A strategy was agreed in 1998 by the OSPAR Commission to achieve, by 2020, near zero concentrations of anthropogenic pollutants and near to background levels for pollutants that also occur naturally. One of the uses of the MARINA II model was to test the feasibility of this strategy, given inherited activity concentrations. The model has been validated extensively within the OSPAR region using spatial measurements of nine radionuclides, including 99Tc, 137Cs and 239/240Pu, over the period 1990-2000. Typically the model is found to agree with measurements to within a factor of three, with a marginal spatial bias towards underestimating activity concentrations. In this study, future estimates of activity concentration were tested in a comparison to CSERAM, a high-resolution, physically based model of the Irish Sea, for Sellafield discharges of 137Cs and 239/240Pu. Both models show good agreement to the year 2000, although differences of up to an order of magnitude can be observed close to the discharging source by 2020. Typically both models agree to within a factor of five elsewhere by 2020. This study illustrates that MARINA II is a computationally inexpensive but effective tool for calculations of activity concentration in radiation protection.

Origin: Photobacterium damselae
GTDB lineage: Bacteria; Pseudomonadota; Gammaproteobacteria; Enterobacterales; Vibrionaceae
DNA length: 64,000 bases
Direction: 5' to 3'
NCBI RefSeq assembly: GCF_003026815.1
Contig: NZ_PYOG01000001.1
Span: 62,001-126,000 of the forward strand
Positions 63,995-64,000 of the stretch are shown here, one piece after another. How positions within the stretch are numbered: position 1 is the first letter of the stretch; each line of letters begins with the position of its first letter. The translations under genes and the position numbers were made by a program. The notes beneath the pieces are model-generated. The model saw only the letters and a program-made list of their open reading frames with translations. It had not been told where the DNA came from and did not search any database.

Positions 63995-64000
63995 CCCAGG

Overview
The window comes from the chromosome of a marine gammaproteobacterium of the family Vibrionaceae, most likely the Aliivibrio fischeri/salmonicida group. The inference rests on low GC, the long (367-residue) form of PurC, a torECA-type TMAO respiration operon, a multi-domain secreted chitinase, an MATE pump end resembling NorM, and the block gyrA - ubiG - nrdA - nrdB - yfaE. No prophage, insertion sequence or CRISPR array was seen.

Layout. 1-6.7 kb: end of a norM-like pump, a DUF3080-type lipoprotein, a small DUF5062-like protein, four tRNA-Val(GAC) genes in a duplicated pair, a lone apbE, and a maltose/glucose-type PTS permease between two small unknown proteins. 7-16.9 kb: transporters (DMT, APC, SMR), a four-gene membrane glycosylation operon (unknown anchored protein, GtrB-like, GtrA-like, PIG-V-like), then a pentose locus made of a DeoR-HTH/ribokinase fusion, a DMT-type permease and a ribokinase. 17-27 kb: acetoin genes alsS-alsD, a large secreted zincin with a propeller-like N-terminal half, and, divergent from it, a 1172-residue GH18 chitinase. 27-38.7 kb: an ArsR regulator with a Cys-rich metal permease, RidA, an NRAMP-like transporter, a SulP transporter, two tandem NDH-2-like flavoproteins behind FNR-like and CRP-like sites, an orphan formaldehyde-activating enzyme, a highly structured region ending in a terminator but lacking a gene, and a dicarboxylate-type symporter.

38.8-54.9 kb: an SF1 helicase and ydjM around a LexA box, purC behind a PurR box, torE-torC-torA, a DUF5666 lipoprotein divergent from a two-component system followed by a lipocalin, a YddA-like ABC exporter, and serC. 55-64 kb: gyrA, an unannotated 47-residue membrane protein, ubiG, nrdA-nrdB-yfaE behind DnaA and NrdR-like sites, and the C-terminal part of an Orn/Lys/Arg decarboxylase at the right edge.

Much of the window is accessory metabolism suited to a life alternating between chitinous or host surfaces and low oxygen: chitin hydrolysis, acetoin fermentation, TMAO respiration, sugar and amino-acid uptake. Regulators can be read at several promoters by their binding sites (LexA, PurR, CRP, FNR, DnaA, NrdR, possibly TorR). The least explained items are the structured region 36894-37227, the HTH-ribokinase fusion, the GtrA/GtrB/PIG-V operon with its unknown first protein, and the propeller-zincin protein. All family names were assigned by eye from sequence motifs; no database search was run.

Bibliographical noteFunding Information:
The work was funded by the Food Standards Agency, as part of a wider study, under contract RO1049.
- MARINA II
- Marine modelling
- Model comparison